US President Donald Trump once again prompted a controversy on Wednesday when he criticised department store chain Nordstrom for stopping sales of his daughter Ivanka's clothing brand.
Trump used his personal and official twitter accounts to say that the store has treated his daughter unfairly.
My daughter Ivanka has been treated so unfairly by @Nordstrom. She is a great person -- always pushing me to do the right thing! Terrible!
— Donald J. Trump (@realDonaldTrump) February 8, 2017
The wealthy New York real estate developer who became president on January 20 has attacked businesses in the past as part of his election campaign.
But this is first time he blasted a firm involved with his family's business, raising conflict-of-interest concerns.
Nordstrom said its decision was based on declining sales of Ivanka Trump products that include clothes, shoes and accessories.
The move to remove Ivanka’s products comes amid an ongoing campaign called #GrabYourWallet, which encourages shoppers to boycott products with ties to Trump, his family and his donors.
White House spokesman Sean Spicer characterised Nordstrom's decision as a "direct attack" on the president's policies.
But critics accuse Trump of abusing his position.
"This is misuse of public office for private gains," Richard Painter, who served as Republican president George W Bush's chief ethics lawyer, said in an email to Reuters.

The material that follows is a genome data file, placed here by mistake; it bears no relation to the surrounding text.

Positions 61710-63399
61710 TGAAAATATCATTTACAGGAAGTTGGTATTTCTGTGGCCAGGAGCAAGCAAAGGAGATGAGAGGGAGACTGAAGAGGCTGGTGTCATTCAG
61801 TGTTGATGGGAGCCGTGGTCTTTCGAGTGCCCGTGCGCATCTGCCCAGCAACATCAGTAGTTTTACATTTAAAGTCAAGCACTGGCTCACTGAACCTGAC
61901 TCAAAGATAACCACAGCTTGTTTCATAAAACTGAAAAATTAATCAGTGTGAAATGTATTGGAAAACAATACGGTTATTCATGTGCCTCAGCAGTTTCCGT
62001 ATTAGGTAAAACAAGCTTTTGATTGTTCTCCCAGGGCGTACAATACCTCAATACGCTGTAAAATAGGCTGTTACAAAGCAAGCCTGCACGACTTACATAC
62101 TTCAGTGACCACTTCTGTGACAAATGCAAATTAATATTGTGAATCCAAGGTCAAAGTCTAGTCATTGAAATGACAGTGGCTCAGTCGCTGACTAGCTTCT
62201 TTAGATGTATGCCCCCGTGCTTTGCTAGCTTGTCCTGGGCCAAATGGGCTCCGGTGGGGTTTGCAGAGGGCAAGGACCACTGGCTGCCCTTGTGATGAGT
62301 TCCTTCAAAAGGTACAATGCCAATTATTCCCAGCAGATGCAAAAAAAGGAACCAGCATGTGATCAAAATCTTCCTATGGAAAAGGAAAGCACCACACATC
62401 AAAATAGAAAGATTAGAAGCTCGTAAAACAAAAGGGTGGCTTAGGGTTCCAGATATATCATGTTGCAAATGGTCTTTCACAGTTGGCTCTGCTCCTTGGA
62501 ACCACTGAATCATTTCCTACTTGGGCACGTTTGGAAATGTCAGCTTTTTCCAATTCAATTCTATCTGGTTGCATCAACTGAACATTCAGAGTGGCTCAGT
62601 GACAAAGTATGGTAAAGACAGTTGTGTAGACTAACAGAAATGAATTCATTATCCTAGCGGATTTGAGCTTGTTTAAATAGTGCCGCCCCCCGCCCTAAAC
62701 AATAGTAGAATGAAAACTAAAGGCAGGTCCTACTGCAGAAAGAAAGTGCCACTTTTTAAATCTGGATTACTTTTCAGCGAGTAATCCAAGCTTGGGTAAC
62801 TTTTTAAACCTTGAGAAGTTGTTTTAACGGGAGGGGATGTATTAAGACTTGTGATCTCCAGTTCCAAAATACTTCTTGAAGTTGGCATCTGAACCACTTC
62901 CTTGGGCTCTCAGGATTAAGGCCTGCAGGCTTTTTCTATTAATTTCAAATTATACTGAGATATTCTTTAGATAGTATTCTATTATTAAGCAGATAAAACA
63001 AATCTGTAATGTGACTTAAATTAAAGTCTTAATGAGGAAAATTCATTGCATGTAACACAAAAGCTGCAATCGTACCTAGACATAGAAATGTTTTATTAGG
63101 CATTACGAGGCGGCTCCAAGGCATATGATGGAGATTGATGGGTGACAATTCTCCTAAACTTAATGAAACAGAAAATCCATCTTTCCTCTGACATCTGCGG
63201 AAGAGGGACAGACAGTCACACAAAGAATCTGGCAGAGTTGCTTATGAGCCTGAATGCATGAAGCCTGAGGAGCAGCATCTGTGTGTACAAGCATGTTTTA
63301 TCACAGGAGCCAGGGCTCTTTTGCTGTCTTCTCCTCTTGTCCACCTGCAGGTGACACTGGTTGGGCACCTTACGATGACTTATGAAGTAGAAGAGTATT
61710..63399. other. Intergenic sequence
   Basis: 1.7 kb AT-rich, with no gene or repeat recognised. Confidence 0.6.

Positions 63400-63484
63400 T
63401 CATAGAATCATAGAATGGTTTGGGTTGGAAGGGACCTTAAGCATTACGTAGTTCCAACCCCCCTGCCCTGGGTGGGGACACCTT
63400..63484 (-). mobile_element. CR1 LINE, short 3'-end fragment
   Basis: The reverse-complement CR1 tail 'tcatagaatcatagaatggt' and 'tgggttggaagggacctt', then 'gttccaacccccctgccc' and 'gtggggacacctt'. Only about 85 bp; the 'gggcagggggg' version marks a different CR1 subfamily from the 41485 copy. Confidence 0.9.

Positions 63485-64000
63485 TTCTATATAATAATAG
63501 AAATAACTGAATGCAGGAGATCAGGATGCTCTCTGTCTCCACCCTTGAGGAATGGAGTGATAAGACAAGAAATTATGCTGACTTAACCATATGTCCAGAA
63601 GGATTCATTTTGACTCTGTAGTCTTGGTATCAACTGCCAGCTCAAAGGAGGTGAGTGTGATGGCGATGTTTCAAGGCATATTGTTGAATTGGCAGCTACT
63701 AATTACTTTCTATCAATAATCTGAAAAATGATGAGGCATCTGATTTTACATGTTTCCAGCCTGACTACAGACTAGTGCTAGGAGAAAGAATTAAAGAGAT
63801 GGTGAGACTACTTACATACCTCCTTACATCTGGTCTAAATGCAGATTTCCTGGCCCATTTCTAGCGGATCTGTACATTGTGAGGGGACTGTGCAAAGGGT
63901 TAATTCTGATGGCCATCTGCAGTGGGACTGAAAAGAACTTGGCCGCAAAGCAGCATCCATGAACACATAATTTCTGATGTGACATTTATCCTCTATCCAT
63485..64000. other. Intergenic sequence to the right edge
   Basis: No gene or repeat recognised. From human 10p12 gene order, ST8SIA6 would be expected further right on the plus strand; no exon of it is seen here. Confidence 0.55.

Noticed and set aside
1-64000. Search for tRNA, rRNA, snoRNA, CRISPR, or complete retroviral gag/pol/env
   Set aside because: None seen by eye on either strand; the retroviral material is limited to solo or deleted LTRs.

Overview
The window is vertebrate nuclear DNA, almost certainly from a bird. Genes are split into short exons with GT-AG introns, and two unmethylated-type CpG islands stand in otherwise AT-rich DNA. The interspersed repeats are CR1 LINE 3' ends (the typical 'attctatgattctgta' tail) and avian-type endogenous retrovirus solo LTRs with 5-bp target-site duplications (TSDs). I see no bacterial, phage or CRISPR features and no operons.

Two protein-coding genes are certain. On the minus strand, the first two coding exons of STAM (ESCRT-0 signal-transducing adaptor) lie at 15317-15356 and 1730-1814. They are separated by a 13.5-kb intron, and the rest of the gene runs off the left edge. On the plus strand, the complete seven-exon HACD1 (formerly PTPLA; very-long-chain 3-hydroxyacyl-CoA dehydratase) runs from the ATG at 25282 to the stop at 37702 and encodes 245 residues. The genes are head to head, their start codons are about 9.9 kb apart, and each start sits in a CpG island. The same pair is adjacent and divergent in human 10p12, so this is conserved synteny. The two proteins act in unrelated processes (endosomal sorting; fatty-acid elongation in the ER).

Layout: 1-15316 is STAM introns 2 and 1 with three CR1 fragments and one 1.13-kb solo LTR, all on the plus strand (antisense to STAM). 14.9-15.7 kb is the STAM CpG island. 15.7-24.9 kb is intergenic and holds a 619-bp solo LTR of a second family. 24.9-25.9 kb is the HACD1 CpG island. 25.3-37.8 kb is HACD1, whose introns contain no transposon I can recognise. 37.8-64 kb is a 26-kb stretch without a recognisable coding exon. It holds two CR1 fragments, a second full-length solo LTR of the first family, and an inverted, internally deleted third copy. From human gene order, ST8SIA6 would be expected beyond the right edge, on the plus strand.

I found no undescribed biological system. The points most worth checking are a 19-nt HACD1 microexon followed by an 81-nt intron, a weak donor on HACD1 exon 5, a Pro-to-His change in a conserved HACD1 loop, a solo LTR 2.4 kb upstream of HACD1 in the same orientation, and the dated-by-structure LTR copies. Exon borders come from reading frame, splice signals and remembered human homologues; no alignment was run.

"And it is abuse of power because the official message is clear - Nordstrom is persona non grata with the administration."
Nordstrom could have cause for legal action if the Trump administration takes any adverse action against it, he said.
Trump has in past favoured some companies while attacking others.
Earlier this month he encouraged people to shop at L.L.Bean, the online retail company that donated to his campaign.
Thank you to Linda Bean of L.L.Bean for your great support and courage. People will support you even more now. Buy L.L.Bean. @LBPerfectMaine
— Donald J. Trump (@realDonaldTrump) January 12, 2017
He has also targeted Boeing, Carrier and Lockheed Martin in the past.
Democrats pounced on Trump for the tweet.
"I think it's inappropriate, but he's a totally inappropriate president, so it's totally in keeping with who he is," said Nancy Pelosi, the top US House of Representatives Democrat.
Senator Bob Casey, a Democrat, in a tweet indicated the matter should be referred to the federal Office of Government Ethics.
"President Trump said he is going to have nothing to do with his family businesses," said Robert Weissman, president of liberal watchdog group Public Citizen.
"His reaction to developments with his daughter's business line suggests that claim is untrue."
Trump's tweet left fellow Republicans in an uncomfortable position.
Republican Senator David Perdue of Georgia told Reuters of Trump's tweet, "That sounds like a personal matter to me." Perdue added, "He is a citizen; and he is a citizen who is now president of the United States."
Republican Senator Ron Johnson of Wisconsin, asked whether the president should be criticising a publicly traded company over its business dealings with Trump's daughter.
On Tuesday, First Lady Melania Trump refiled a $150 million defamation lawsuit accusing the Daily Mail British tabloid of damaging her brand by reporting rumours she had worked as an escort in the 1990s.